"Freedom Index" Economist Condemns Corporate Welfare

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"Freedom Index" Economist Condemns Corporate Welfare

by Ari Armstrong, October 13, 2005

Corporate welfare wastes tax dollars, argued Lawrence McQuillan, an economist with the Pacific Research Institute who spoke in Denver on October 12 about a report he helped write, the "U.S. Economic Freedom Index."

McQuillan addressed the arguments of Rob Reuteman, the business editor for the Rocky Mountain News, who said at the event that other states spend even more money on corporate welfare than Colorado does.

My paper, Wasteful Spending by Colorado Government, argues that Colorado's corporate-welfare programs waste money and cheat taxpayers. In this year's budget (SB05-209), "Economic Development Commission [EDC]-- General Economic Incentives and Marketing" is allocated $959,795, all from the general fund. The total 2005-06 budget for "Economic Development Programs" is $13,338,626. Still under review is whether the EDC also spent or allocated federal funds in recent years.

Reuteman said, "It's important to understand that, in terms of economic incentives, for instance, the state of Texas two years ago passed a $300 million economic incentive fund that they use quite liberally to attract companies and jobs to Texas. Kentucky and Pennsylvania have similar economic incentive funds. We compete not very well against our smaller neighbors of New Mexico and Arizona. They offer a lot more in terms of money as an economic incentive. Colorado is never going to create a $300 million economic incentive. We don't have the money. Where would it come from? It's tough. The work of economic development is tough, hard, work."

McQuillan answered, "Economic development is a very slow process. But it probably isn't a good thing to create a $300 million piggy-bank that people can dip into for political purposes that might not actually relate to good strong long-term economic development. So what the important thing is to do, rather than create a fund that politicians can control... to lure business to your state, is just to create a good over-all incentive system through your laws and regulations and tax code that attract business to your state. Make it a friendly, favorable environment, and I think it will pay off in the long run. Don't get sucked into these various schemes and plans of the week that sound good, but probably are going to cost taxpayers more than they're actually going to bring in from the outside. Look at the overall incentive system that your state provides... There is a consensus there that you're doing things right in Colorado. We certainly give more evidence to support that. So don't fall victim to these various schemes, but focus on the big, overall, general picture to provide a good, friendly environment to business... You will suffer less in the downturns, and you will gain more in the upturns."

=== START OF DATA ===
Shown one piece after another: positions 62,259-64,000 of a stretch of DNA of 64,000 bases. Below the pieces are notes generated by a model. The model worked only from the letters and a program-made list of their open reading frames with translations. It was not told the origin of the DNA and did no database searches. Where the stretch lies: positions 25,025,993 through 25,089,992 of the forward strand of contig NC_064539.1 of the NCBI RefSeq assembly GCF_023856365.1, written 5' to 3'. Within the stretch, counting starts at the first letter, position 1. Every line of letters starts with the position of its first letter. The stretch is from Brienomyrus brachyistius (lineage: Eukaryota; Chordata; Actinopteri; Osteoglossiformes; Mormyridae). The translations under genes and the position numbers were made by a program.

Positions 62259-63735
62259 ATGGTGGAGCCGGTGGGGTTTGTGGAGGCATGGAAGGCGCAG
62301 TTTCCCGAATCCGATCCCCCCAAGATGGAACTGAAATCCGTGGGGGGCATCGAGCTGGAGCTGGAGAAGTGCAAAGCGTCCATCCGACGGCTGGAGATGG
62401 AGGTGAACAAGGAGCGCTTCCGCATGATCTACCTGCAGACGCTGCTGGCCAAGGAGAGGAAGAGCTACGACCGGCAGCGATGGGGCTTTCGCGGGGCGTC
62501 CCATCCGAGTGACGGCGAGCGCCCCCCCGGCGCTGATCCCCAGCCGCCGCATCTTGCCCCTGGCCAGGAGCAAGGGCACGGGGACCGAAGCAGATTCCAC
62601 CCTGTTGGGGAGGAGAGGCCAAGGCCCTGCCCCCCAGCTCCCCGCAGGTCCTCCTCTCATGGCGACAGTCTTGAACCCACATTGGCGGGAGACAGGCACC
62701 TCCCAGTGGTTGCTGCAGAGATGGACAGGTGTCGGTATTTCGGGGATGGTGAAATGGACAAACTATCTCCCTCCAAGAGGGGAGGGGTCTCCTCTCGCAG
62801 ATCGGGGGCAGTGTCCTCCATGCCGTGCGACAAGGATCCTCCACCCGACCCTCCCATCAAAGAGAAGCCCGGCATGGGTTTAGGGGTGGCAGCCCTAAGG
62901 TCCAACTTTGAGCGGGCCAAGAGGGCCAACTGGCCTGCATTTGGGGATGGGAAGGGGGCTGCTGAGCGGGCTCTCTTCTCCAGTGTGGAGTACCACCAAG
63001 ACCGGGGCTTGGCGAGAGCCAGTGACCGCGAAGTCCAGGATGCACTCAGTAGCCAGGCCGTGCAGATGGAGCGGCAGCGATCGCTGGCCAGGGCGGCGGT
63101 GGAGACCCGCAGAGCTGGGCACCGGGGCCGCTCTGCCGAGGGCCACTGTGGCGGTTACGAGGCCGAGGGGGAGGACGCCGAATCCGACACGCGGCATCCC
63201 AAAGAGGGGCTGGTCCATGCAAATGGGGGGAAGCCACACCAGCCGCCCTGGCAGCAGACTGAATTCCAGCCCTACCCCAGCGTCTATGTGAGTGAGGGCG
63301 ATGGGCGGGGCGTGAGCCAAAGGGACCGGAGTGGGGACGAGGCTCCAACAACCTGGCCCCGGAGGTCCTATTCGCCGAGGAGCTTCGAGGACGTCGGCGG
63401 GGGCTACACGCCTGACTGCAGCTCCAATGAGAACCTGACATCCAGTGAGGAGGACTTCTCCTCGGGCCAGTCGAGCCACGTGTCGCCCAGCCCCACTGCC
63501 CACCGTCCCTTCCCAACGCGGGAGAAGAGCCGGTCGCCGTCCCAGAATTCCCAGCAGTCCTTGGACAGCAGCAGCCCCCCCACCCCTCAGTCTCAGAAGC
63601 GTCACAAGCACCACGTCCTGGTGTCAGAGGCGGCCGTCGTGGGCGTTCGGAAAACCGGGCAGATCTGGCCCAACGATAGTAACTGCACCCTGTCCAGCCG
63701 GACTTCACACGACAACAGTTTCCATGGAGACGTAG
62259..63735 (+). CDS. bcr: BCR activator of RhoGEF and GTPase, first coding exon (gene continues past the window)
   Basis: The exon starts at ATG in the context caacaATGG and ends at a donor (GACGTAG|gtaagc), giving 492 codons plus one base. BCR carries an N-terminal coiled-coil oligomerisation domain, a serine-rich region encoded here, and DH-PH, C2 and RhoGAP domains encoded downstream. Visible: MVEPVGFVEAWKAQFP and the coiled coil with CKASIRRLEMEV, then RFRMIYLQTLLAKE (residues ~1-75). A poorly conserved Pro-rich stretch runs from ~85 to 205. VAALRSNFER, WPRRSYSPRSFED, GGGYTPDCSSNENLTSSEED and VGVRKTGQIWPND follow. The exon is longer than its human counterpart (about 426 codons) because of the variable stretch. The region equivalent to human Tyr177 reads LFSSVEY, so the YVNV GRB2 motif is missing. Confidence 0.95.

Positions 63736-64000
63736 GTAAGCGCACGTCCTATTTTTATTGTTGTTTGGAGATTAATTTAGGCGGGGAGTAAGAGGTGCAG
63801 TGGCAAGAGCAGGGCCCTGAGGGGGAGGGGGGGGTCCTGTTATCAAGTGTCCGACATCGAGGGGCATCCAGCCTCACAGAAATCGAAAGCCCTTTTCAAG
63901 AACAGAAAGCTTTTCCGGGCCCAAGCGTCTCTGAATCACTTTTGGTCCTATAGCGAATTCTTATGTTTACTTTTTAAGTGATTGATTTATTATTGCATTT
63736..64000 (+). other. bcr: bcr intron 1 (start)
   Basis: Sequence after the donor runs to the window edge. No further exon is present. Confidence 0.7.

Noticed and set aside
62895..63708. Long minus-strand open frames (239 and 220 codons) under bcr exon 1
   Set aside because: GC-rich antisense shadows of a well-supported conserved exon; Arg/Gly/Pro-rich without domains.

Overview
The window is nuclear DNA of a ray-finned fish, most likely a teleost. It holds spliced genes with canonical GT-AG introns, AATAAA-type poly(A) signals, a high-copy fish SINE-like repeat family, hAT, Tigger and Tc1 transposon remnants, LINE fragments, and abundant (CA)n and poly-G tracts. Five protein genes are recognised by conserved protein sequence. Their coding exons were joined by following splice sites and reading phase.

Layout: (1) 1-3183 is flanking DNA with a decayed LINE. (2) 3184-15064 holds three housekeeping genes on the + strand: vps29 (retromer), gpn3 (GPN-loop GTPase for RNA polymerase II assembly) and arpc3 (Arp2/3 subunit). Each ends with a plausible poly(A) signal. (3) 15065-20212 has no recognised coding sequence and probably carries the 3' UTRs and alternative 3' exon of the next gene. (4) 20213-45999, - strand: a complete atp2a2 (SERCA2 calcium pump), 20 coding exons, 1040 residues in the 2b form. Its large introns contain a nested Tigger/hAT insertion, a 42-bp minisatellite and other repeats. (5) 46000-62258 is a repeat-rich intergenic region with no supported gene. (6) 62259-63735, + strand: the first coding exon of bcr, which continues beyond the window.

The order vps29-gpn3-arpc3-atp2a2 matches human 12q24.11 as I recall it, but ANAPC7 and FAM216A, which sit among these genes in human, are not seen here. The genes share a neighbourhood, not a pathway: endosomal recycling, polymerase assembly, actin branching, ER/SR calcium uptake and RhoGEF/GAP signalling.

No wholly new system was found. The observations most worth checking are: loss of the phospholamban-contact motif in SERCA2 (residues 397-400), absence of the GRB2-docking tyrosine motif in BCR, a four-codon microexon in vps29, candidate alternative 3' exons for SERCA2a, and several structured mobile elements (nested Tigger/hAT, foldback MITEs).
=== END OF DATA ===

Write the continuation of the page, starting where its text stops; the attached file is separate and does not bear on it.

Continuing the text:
The analysis of my paper (page 6) mirrors McQuillan's approach: "Colorado politicians can improve the economy by creating a political climate that treats businesses fairly, provides a quality judicial system, keeps taxes low, and ensures that state regulations do not improperly impede business development."

Just because Colorado wastes less money than other states on corporate welfare, that doesn't mean Colorado cannot do better yet. The EDC is allocated nearly a million dollars of general-fund money this year. While that may not seem like a lot when total state spending approaches $15 billion, that kind of money represents nearly twenty $50K-a-year jobs in the voluntary market. That is money transferred out of the voluntary, productive economy, out of the pockets of taxpayers, and handed over to bureaucrats to spend and redistribute.

As the great pop-economist Henry Hazlitt reminds us in Economics in One Lesson (page 37), it is "improbable that the wealth created by government spending will fully compensate for the wealth destroyed by the taxes imposed to pay for that spending."

Hazlitt continues, "The government spenders forget that they are taking money from A in order to pay B. Or rather, they know this very well; but while they dilate upon all the benefits of the process to B, and all the wonderful things he will have which he would not have had if the money had not been transferred to him, they forget the effects of the transaction on A. B is seen; A is forgotten."

See also a summary of the October 12 event, or listen to the audio recording.

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